#5 in a series: 8 things you need to know about working with children with autism
Thanks for hanging with me through this series!
I’m back and ready to talk about the 5th thing YOU need to know when working with children who have autism.
All the research on autism points to the fact that these students have extreme difficulty with generalization. Therefore, therapy should occur where the child “lives” the most. For us, that is the classroom.
Does being in the classroom come with challenges? Yep, you bet it does! It’s probably loud, distracting, possibly even chaotic and not the ideal scenario you had in mind. The thing is… it’s probably more bothersome and distracting to YOU than it is to your student. Also, if it’s really out of control, find a more isolated area like the “changing corner” or tuck away behind the easel or the “kitchen center.” I bet you’re thinking, “Mia, are you telling me you never ever pulled kids to your room?” Nope, I did it. I loved it. It was just us on the cozy rug or at my tiny table. I’ll tell you why you shouldn’t repeat my mistakes.
To create generalization, we HAVE to work on establishing cognitive flexibility.
Cognitive flexibility is the ability to adapt our knowledge to new and unexpected conditions.
It us our job, and the job of special education teachers, to facilitate cognitive flexibility.
What good is obtaining a skill, if the child can’t use it in a variety of environments & scenarios and under different conditions? We can really only say a child has learned a skill when he or she can apply the skill across persons, places and circumstances.
I can tell you that when I pulled kids to my therapy room, I got kids to do things that shocked and awed their teachers and parents, but the problem was, they would only do it for me and only in my therapy room. Don’t repeat my mistakes. If a child can’t use communication our in the world, it doesn’t matter what happens in your therapy room.
Think about those IEP goals we write….we often stipulate what context a child will perform targets skills (with which people, place, and circumstance). AND YES, children need to learn target skills under prescribed conditions, but the ULTIMATE goal is far beyond that.
SO HOW DO WE DO THAT?
Let me tell you how….
1) NEVER teach a skill the same way with the same activity 2 times in a row!
Vary activities and materials all the time. Change SOMETHING each session so that the child doesn’t get “locked in.” These kiddos aren’t like our babies who need constant repetition to learn play schemas. For children with ASD, if do the same activity or use the same items, you are creating rote learning and the child may become upset if it is broken. Plus, that the student will only be able to apply new learning if all the stars align! Did I make the mistake of repetition, repetition, repetition? Oh yes I did!! If I used interactive books and props for 3 sessions in a row (and the student liked it), you can bet there was a meltdown on day 3 when I tried to spring something new on him. Sometimes even on day TWO there was a meltdown. We have to keep them from “getting stuck” by changing things up all the time.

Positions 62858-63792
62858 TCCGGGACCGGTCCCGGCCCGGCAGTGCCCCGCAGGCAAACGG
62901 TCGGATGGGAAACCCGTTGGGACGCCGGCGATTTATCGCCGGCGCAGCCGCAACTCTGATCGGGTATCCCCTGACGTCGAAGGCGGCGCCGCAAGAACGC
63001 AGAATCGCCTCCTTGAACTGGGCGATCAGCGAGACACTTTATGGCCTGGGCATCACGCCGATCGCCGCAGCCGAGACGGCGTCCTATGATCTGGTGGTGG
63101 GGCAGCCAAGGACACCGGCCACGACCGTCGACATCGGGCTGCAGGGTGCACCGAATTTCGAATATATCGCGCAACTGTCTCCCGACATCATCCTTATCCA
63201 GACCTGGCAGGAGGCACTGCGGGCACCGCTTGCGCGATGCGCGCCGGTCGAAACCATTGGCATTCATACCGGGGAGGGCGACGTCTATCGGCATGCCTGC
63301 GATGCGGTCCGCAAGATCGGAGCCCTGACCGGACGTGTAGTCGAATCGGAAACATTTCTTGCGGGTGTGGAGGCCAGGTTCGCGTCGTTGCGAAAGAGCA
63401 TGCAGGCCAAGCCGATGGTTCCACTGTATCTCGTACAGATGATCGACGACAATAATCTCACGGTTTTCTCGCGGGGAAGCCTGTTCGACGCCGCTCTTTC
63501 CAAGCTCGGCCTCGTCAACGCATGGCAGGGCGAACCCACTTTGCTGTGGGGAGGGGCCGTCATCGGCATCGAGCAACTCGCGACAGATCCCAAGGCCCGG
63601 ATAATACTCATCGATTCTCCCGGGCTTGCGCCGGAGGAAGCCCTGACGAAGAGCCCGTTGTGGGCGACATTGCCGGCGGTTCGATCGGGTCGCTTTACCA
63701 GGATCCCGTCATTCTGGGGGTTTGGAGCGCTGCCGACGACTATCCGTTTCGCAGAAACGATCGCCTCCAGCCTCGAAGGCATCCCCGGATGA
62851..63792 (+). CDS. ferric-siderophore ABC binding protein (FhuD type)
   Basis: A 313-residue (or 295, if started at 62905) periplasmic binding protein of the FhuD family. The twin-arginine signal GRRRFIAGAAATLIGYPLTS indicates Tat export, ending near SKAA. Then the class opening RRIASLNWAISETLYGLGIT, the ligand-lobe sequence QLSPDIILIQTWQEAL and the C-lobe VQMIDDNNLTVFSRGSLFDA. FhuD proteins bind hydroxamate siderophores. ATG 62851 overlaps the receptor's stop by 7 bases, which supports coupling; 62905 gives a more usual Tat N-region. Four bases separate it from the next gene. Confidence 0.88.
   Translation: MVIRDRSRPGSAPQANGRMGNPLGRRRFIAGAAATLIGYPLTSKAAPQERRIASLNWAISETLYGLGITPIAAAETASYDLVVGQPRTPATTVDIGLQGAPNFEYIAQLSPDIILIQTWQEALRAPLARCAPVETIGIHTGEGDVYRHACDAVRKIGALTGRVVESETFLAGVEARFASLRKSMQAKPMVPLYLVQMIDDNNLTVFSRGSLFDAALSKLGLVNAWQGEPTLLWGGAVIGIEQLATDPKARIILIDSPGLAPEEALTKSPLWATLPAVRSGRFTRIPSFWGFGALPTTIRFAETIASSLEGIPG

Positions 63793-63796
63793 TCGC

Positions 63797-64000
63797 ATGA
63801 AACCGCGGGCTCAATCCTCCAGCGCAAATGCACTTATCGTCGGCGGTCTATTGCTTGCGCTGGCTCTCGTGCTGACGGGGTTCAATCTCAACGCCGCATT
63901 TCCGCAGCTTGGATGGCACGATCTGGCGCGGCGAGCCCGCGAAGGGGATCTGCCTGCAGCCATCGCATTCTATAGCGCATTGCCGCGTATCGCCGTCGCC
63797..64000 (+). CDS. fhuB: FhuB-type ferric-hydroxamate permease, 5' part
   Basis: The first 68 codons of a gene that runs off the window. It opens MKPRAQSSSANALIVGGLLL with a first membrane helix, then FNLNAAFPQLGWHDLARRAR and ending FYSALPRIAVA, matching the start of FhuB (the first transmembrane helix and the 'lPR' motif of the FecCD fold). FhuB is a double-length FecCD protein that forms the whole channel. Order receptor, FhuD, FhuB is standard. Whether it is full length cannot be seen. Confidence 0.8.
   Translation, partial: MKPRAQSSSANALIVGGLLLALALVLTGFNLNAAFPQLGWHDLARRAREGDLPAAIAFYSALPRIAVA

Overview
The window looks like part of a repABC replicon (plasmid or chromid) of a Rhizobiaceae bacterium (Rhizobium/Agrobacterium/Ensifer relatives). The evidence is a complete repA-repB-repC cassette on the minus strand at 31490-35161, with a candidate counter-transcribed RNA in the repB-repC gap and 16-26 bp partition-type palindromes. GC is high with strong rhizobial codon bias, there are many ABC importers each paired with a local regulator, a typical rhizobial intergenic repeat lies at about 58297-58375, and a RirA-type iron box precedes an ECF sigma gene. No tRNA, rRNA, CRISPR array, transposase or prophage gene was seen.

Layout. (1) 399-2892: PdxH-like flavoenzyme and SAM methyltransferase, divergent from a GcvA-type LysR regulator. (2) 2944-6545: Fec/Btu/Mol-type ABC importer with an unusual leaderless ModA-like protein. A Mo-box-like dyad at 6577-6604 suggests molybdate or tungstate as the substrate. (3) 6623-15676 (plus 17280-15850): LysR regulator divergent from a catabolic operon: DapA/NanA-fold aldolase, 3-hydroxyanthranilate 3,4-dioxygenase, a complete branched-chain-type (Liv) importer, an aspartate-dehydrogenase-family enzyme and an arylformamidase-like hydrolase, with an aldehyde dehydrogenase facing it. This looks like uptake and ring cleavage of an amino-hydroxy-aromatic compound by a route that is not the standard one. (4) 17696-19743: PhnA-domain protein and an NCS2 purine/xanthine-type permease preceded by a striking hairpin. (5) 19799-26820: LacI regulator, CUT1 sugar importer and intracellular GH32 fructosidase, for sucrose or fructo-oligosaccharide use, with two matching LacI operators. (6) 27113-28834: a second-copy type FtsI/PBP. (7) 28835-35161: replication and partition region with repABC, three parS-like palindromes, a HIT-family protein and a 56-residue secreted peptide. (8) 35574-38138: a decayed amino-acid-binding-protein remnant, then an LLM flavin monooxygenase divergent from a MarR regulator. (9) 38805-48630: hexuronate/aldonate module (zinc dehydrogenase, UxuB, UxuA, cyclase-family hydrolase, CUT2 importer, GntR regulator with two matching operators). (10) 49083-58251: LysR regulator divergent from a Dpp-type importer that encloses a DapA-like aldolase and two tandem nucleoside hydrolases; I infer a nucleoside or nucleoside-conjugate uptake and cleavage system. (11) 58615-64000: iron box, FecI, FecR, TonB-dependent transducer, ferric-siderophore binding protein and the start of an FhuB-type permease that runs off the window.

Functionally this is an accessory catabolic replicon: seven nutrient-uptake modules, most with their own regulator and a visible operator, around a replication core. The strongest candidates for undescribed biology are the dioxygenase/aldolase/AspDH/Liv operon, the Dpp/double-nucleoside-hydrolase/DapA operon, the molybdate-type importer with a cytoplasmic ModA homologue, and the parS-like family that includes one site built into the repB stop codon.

2) Share activities and strategies that work with every service provider. Us SLPs have lots of great ideas, tricks activities, and let’s face it…. COOL STUFF! As much as we want to hold them close, we really have the responsibility to share them with the child’s teacher, OT, PT, etc. if they motivate our student(s) and facilitate communication. Be confident and generous enough to share your knowledge and your goodies because it’s important that our kids with ASD experience a variety of activities with lots of different people. Don’t box yourself in as the “Cariboo lady” or the “Playdoh therapist” so that the child associates only YOU with your fun stuff.
2) Use the child’s preferred activities (you know, those things he obsesses over) but that has to start and end fast because with that item around, they are talking AT you, not WITH and they will likely only be able to talk about that object. We all know the students who will do anything (even school work) if it involves INSERT OBSESSION HERE (Scooby-Doo, whales, iPad, fire trucks, dinosaurs, instruments, beads, etc.) The fact of the matter is that they will have to eventually go out into the world and communicate, behave, wait, request, eat, play, and just exist without their special item. So should you USE the obsession to establish rapport and possibly even joint attention? Yep, you should. Then you should quickly introduce different irresistible items to your interactions, and within a few sessions, start excluding the preferred item (aka obsession).
4) Watch your own words. Just like activities, you need to vary your language every session. We all know that these little ones are prone to using echolalia. They will pick up your language, and while that is sometimes cute, it’s rarely functional. I once had a grad student who continually used the phrase, “Good job, Cooper” to praise a student during therapy. I sat and watched and as soon as the session was over I planned to talk to her about it. As she stood up to walk the little boy back to class, he said, “Good Job Cooper.” She immediately frowned and looked at me and said, “I caused that didn’t I?” Yes, she did cause it. All I could do was laugh, and also feel very proud that she had realized that on her own…well, with a little help from that precious little guy. We to facilitate our students’ own language, not just help them steal our own.
I’m betting as you read this, you have the picture of a child in your mind. I bet you think about him or her often…even when you’re not at work. I hope some of these tips will help you, and if you try any of them, I’d love to hear how they worked.
Thanks for hanging out with me today! You’ve got this!
Want more from me?! Sign up for tips, inspiration and a whole library full of free resources HERE!